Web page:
When social networking giant Facebook announced Project Libra earlier this year, American financial regulators and even Members of Congress voiced strong concerns about the company's digital currency ambitions. In Switzerland, a country where conservative views of privacy mix easily with financial freedom, regulators are not worried about the impact that a Facebook cryptocurrency would have on the global economy.
During an October interview with the Reuters news agency, the director of Switzerland's financial authority explained that Facebook has thus far provided considerable transparency in relation to Project Libra, and his assessment is that there is nothing to be concerned about. Mark Branson further explained that the Libra digital currency, which will apparently be pegged to the average exchange value of major fiat such as the United States dollar and the euro, would be subject to all other monetary instruments used in Switzerland.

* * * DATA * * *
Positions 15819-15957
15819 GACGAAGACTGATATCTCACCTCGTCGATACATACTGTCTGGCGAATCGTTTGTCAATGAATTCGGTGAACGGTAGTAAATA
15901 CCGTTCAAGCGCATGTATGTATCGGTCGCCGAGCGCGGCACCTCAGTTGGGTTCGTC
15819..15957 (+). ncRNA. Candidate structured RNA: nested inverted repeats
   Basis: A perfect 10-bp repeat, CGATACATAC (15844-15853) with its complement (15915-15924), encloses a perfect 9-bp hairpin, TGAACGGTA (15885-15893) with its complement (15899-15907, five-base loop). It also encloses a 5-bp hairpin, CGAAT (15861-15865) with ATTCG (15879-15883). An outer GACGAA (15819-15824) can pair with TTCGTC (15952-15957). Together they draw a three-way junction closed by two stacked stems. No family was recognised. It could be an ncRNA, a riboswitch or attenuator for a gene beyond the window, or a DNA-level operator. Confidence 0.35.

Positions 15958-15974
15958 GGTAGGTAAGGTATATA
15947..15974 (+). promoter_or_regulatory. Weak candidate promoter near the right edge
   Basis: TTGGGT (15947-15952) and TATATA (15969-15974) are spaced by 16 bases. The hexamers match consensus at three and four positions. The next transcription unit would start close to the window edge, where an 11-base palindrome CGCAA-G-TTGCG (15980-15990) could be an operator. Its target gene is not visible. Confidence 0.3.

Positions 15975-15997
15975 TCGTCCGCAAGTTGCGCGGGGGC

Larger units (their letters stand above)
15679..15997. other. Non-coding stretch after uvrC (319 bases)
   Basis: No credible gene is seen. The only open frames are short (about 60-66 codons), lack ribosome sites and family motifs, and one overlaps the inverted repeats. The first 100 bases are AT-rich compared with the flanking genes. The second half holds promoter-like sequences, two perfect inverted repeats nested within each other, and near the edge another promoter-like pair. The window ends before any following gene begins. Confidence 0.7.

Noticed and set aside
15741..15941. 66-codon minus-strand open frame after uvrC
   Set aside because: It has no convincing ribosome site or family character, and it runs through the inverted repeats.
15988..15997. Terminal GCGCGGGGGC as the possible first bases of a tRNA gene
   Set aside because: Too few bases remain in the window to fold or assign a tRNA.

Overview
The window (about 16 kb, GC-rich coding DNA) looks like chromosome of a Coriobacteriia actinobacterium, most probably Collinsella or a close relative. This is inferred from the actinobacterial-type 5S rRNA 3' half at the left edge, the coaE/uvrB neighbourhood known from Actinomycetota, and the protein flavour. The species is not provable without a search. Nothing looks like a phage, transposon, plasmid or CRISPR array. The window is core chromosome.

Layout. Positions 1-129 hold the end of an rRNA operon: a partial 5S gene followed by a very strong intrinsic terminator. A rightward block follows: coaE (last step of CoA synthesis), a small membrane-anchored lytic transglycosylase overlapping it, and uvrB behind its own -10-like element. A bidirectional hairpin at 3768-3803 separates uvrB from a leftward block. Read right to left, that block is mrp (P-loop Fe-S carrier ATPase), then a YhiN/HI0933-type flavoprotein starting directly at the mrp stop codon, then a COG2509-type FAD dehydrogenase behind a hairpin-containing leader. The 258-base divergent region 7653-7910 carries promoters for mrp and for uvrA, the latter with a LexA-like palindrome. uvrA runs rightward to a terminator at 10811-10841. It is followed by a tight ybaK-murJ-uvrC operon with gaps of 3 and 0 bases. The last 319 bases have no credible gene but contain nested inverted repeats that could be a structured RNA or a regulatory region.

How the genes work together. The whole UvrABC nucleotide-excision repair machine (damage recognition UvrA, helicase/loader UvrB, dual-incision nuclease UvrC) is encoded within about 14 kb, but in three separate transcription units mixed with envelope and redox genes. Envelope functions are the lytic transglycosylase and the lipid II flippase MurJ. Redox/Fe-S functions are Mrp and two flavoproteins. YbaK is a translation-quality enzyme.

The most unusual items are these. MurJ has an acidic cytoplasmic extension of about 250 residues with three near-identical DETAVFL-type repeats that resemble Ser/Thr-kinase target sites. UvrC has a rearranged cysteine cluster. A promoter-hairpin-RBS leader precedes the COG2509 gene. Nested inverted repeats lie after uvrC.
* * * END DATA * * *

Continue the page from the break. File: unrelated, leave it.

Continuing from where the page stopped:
Despite this neutral view of Libra, Branson feels that other digital currency projects that operate in obfuscation are the kind of issues that Swiss regulators are more concerned about. While Branson did not refer to any currency in particular, privacy-focused tokens such as Cardano and Monero are known to operate blockchains that explicitly offer plausible deniability of transactions.
It should be noted that Switzerland's opinion of Project Libra is not shared by other European jurisdictions. While U.S. lawmakers are worried about the track record of Facebook, a company that has gone through various scandals related to leaking personal information, disseminating fake news, and allowing advertisers to spread political propaganda, Germany is more concerned about what regulators call "parallel currencies," which is what Project Libra would provide.
What German financial regulators fear is that cryptocurrencies such as Libra could reach massive circulation, a situation that would challenge the traditional control that governments and central banks have over sovereign currencies. In the case of Libra, Facebook may have to apply some level of centralization, which would make the token similar to Ripple and different than Bitcoin, which runs on a decentralized blockchain. This level of control by a private entity is what German regulators are more concerned with.